National Guard Biathletes Train for Winter Olympics
By Gary Sheftick
Army News Service
CAMP ETHAN ALLEN, Vt. , Sept. 17, 2013 National Guard athletes aren't allowing warm weather to stop them from training for this winter's demanding schedule of biathlons leading up to the Olympics, in just five months.
There's no need for snow when roller skis enable the training, said Pfc. Wynn Roberts, who competed in the 2010 Winter Olympics in Vancouver.
Roberts and three other athletes reported for duty Sept. 3, at the National Guard Biathlon Program training camp in Vermont.
They spend their mornings on roller skis, racing around paved trails at Camp Ethan Allen and firing their weapons at the same targets they will use for winter competitions.
"People call it skating," said Staff Sgt. Sarah Lehto, coach for the elite biathletes. "But what we're doing is ... using roller skis, which imitate or simulate the on-snow skiing that we do in the winter. It's very specific to the actual winter sport."
"We have a roller loop here that we're told is one of the best, if not the best facility for summer training in the world," Lehto said.
About five kilometers of paved loop exists, which Lehto said can be used in different combinations for races of various lengths.
"We can come up with virtually any distance we're looking for," Lehto said.
The Camp Ethan Allen loop hosted the North American Biathlon Rollerski Championships, Aug. 9-11. The U.S. National Team competed, along with the Canadian team.
Roberts finished in 5th place in the 10-kilometer sprint race, beating Staff Sgt. Jeremy Teela, a three-time Olympian and member of the Army World Class Athlete Program. Teela competes with the U.S. National Team, which normally trains in Soldier Hollow, Utah.
Teela, 34, was able to just beat Roberts, 25, in the 12.5-km pursuit. Roberts finished 7th in the pursuit.
Both Roberts and Teela are vying for the three remaining biathlon positions on the five-man USA Team for the Winter Olympics in Sochi, Russia, Feb. 7-23.
"It's a long road" to qualify for the Olympics, said Maj. Christopher Ruggerio, who heads up the National Guard Biathlon Program.
"There's a lot of different gates that you need to meet," Ruggerio said, explaining that the biathlon has a demanding schedule of Olympic trials.
The next competition is another roller-skiing race at Soldier Hollow, Utah, Oct. 20-22. The first race in the snow will take place in November in Canada at the North America Cup races. Then competitors will move on to the National Guard Biathlon Regionals, the National Guard Bureau Championship, and then to the international competitions leading up to the Olympics.
During the 2010 Winter Olympics in Vancouver, Canada, Teela was ill on the morning of the 20-km pursuit race and Roberts stood in for him. Roberts finished 86th with a time of 58:49.2. Teela finished 9th in the 10-km sprint there, the best individual American finish ever in an Olympic biathlon.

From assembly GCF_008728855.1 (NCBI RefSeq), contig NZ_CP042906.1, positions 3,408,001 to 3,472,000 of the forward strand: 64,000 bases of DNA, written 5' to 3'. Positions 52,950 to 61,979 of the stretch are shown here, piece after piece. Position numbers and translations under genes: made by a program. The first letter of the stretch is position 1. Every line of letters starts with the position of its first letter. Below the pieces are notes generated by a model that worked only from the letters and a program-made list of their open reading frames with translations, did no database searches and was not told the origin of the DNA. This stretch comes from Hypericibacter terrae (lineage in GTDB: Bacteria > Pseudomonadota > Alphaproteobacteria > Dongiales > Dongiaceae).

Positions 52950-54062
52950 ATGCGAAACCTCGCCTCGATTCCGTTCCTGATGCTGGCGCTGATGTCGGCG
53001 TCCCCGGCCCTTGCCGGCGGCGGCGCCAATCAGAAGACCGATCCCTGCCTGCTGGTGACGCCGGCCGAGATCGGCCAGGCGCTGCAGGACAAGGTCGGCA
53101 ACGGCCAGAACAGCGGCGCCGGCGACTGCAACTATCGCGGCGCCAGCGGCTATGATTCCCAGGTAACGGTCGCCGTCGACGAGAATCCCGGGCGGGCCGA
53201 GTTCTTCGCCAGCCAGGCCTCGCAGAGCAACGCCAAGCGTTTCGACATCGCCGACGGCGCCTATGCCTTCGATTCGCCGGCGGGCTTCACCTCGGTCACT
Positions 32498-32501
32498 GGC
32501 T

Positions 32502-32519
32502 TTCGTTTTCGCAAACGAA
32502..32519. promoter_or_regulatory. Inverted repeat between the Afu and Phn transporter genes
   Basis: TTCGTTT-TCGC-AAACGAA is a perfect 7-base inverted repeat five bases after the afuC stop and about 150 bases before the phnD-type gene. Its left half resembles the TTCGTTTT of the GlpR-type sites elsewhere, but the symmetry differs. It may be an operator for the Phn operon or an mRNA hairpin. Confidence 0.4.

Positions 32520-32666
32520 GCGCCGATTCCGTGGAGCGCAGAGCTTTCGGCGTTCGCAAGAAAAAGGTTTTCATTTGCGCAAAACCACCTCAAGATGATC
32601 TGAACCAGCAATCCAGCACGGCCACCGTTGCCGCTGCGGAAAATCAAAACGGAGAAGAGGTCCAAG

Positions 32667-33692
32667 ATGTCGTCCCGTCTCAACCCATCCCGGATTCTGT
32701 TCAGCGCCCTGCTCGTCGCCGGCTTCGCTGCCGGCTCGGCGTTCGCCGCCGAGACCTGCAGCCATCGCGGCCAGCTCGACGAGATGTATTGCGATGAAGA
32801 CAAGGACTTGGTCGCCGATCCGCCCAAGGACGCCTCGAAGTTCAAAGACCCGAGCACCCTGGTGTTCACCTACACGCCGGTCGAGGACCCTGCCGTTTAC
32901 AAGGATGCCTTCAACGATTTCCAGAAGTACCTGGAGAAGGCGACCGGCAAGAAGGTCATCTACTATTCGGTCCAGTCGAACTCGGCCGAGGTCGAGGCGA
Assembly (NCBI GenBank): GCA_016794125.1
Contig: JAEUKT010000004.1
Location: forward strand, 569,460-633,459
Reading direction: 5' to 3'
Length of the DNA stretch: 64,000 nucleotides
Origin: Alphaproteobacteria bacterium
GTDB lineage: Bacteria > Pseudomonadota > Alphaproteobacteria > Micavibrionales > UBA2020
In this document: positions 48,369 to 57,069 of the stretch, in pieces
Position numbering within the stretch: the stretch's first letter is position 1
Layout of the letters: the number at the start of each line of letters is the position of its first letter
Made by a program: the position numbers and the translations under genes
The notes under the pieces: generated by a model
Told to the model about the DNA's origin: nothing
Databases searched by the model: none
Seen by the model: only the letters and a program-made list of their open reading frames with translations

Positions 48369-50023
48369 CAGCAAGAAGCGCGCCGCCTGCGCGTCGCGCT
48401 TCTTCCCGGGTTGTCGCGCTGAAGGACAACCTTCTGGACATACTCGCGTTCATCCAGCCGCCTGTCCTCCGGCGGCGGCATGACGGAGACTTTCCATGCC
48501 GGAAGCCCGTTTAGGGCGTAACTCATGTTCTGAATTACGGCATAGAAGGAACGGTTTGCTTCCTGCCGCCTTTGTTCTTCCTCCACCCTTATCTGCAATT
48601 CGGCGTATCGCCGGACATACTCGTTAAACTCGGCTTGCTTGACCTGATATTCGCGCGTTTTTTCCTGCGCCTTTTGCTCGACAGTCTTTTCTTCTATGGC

Roberts didn't ski with the Guard team at the Vancouver Olympics. He just enlisted in the Vermont National Guard last year as an 88M heavy vehicle driver. In fact, he just attended Advanced Individual Training, from April 25 to June 20, at Fort Leonard Wood, Mo.
While at advanced individual training, Roberts wasn't able to ski at all or train for the biathlon, Ruggerio pointed out. This put him somewhat at a disadvantage for the summer roller ski competitions.
But he's back on roller skis now.
"Every week I can see a progression," Roberts said.
Roberts related that he grew up cross-country skiing in Minnesota. His younger brother, Spc. Conrad Roberts, also is training at the Guard Biathlon camp. Conrad has competed on the National Junior Biathlon Team and said he hopes to qualify for the 2018 Olympics in Pyeongchang, South Korea.
The other two athletes at the National Guard Biathlon camp this week are also juniors: Pvt. Jordan McElroy, 19, of the Vermont National Guard, and Spc. Jake Dahlberg of the Minnesota National Guard.
"It's a great program," Roberts said of the National Guard Biathlon Camp. "If it wasn't for the National Guard Biathlon Program, I'd be struggling to do biathlon at a competitive level."
He said the expense of the sport and the need to train full-time to be competitive would be difficult without the National Guard.
In biathlon competition, athletes cross-country ski and stop either two or four times to shoot at 50-meter targets. Half of the shooting rounds are in the prone position and the other half standing. In each round, the biathlete must hit five targets. Each missed target brings a penalty of either another 150-meter loop, or a minute added to the total score.
Thirty-one states now participate in the National Guard Biathlon program. Kentucky just signed on, Ruggerio said, primarily for the marksmanship skills.
The Camp Ethan Allen facility not only features paved trails and competition loops, it also has a newly remodeled strength-training facility, Ruggerio said. The gym includes a huge horse treadmill that biathletes utilize with their roller skis.